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Federal Inquiry into the status, health and sustainability of Australia's koala population

See inside for terms of reference and contact details. We also cite some of a contribution from the Property Council of Australia, which urges the government not to put koalas profits and lets them know that it will try to get laws to compensate landowners if development is hampered by koala protection. The council is big on relocation and would probably expect any actions to save the koala to be delayed pending better counting.

See Submissions here: http://www.aph.gov.au/Senate/committee/ec_ctte/koalas/submissions.htm.

The Property Council's submission is big on relocation and would probably expect any actions to save the koala to be delayed pending new counts. The problem here is that the government will probably avoid truly comprehensive statistics, so the community needs to demand these be obtained before any new development. In the end, there is already so much development that blind Freddy could work out that koalas must be threatened and one would suspect that the PCA realises this and therefore expects to have some of its ventures blocked by governments, State and Federal usually supine to its demands. PCA's submission here in pdf form.

Terms of Submission

"Regulatory Issues
If it is found that the koala population is indeed under threat, the five issues outlined below must be considered as part of any regulatory or planning change.
• Preservation of Existing Land Use and Development Rights
If further regulation is seen as the appropriate mechanism, it needs to protect and not interfere with existing land use entitlements and development rights, whether or not further development approvals are required. It is unacceptable for existing land use
entitlements and development rights to be eroded without just compensation. The Property Council cautions against approaches that will see the basic rights of land holders removed without compensation."

Inquiry into the status, health and sustainability of Australia's koala population
Terms of Reference
On 17 November 2010 the Senate referred the following matter to the Environment and Communications References Committee for inquiry and report by 1 June 2011, with effect from the first day of sitting of 2011:

The status, health and sustainability of Australia's koala population, with particular reference to:

1. the iconic status of the koala and the history of its management;
2. estimates of koala populations and the adequacy of current counting methods;
3. knowledge of koala habitat;
4. threats to koala habitat such as logging, land clearing, poor management, attacks from feral and domestic animals, disease, roads and urban development;
5. the listing of the koala under the Environment Protection and Biodiversity Conservation Act 1999;
6. the adequacy of the National Koala Conservation and Management Strategy;
7. appropriate future regulation for the protection of koala habitat;
8. interaction of state and federal laws and regulations; and
9. any other related matters.

For further information, contact:

Committee Secretary
Senate Standing Committees on Environment and Communications
PO Box 6100
Parliament House
Canberra ACT 2600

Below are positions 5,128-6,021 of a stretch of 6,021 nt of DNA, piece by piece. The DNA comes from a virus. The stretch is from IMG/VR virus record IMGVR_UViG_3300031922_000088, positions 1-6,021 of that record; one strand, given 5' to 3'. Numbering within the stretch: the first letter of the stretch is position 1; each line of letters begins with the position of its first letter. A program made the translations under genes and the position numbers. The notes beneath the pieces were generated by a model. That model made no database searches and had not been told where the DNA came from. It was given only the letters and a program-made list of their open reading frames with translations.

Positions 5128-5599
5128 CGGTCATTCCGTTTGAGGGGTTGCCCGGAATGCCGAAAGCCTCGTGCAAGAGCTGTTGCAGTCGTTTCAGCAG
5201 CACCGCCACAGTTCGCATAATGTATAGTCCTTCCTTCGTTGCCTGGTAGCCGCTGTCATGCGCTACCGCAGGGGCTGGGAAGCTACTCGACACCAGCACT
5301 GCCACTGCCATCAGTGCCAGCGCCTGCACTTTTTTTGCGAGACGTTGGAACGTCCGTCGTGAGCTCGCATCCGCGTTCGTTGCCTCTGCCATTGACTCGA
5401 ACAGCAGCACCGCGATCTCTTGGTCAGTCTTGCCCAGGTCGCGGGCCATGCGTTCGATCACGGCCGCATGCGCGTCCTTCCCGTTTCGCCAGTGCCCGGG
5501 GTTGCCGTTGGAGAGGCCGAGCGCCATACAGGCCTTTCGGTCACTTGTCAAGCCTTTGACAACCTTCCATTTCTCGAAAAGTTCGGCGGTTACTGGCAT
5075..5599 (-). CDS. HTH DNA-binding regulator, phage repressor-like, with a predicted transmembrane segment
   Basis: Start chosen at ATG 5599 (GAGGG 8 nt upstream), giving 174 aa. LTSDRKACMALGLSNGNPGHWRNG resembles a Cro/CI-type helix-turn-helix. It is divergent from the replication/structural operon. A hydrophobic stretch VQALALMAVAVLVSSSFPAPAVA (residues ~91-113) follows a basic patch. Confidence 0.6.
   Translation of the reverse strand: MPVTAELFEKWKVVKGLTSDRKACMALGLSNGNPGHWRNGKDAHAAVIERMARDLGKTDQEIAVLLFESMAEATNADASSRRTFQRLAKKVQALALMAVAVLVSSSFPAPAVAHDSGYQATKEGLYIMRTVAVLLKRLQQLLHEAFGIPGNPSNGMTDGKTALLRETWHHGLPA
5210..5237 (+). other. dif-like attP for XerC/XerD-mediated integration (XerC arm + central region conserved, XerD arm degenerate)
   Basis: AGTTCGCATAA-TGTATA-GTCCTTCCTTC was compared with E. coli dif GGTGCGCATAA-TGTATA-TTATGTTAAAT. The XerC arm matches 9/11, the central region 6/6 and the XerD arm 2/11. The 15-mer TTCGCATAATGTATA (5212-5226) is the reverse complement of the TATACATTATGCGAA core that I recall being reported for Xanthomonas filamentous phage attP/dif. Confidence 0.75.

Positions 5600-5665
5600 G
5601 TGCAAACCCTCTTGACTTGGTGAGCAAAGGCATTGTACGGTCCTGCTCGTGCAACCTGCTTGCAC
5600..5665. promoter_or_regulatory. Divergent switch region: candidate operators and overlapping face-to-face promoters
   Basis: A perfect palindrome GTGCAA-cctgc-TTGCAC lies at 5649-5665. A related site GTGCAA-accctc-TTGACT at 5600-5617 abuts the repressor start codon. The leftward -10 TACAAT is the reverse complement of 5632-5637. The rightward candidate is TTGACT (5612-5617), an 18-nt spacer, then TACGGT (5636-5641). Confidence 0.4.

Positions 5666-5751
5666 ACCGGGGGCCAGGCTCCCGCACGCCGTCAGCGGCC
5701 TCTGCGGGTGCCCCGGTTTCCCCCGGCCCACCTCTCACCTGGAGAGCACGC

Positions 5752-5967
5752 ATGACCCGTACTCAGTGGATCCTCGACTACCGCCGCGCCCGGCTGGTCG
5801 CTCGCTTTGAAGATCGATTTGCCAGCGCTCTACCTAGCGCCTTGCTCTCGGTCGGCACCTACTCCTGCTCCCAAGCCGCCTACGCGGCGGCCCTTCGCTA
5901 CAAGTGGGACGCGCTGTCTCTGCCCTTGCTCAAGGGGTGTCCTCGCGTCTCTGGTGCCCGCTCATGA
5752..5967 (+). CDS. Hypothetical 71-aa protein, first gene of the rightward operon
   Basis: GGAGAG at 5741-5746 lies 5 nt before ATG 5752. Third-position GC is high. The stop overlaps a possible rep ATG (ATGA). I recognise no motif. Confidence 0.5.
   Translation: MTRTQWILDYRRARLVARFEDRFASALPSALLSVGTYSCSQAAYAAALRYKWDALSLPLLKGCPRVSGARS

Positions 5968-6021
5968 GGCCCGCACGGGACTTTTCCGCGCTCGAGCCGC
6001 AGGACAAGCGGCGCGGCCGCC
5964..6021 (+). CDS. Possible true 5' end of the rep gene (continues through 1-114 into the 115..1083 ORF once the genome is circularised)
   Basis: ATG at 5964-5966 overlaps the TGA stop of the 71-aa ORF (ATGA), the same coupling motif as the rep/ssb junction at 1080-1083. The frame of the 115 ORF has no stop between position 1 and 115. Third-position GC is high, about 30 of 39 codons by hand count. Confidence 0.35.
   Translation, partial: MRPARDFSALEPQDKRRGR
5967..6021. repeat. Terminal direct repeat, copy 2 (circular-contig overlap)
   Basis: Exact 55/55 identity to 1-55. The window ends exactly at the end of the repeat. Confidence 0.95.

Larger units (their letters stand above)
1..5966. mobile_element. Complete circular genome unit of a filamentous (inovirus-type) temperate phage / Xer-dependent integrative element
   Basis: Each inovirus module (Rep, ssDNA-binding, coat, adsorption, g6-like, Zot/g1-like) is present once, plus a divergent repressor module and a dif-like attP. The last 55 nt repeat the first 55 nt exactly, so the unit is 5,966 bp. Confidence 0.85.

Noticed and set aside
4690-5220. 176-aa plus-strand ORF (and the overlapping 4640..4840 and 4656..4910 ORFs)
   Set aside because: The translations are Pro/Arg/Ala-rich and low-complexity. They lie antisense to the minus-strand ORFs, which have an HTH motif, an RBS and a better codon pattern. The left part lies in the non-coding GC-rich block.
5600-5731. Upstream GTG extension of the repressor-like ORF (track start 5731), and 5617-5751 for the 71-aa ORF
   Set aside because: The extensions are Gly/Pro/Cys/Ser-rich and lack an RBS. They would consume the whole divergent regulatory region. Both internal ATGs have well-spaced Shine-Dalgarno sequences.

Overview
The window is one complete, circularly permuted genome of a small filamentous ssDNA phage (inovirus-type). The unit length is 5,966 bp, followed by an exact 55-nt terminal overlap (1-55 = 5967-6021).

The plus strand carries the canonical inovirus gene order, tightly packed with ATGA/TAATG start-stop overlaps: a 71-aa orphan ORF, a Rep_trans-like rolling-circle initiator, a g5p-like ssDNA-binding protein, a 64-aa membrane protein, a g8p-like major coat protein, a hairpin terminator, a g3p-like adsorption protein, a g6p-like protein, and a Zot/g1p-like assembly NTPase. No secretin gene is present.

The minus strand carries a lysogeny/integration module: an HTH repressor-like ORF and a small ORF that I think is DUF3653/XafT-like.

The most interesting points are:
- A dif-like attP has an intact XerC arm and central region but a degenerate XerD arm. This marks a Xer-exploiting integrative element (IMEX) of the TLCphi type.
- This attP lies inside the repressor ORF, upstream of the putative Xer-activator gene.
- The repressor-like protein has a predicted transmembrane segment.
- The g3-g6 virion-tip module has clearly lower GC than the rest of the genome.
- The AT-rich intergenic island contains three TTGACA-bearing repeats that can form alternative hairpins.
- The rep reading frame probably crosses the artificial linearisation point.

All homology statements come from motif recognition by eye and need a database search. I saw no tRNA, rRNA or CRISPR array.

Australia
Phone: +61 2 6277 3526
Fax: +61 2 6277 5818
Email: ec.sen@aph.gov.au

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Comments

The threat to koalas is described logging, land clearing, poor management, attacks from feral and domestic animals, disease, roads and urban development.. That almost covers all human impacts on native forests!
How are these impacts to be stopped? The population of NSW is not capped, and neither is Queensland's. Without pre-planned wildlife corridors connecting habitats, there is little likely to be done except give token considerations to relocation. Those clearing land are unlikely to check each tree, and there is little way each koala could be accommodated in national parks. The government submissions will mean they can tick the box "community consultation" and justify "business as usual". The public however, can be effective.
A push to ensure koalas are protected in the massive new residential estate at Cobaki has been lost after failing to get support from Tweed Shire councillors.
There has been a lot of talk about koalas at Kings Forest, and a koala plan of management was drawn up, but not much has been done with this site, said Greens councilor Katie Milne said.
She accused them of seriously underestimated and misrepresented what the community's preferred position would be , their deep love for this wildlife and their concerns about the appropriateness of extreme population growth in Tweed with the recent approvals for an extra 31,000 residents. Of course, the people would prefer the koalas than more generic and toxic population growth and ugly urban sprawl. However, money talks louder than concern for wildlife and public interests!
The cash-flow created by all the new residents will give a short term injection of funds into the area and give it an economic boost, but in the long term, and environmental "capital" value will be destroyed, and an iconic native animal will be gone!

Koala protection lost in Tweed council

However, the Greens still fail to have a population policy. Without one, they will have serious inherent lack of integrity and contradictory policies. This will hamper their polling success.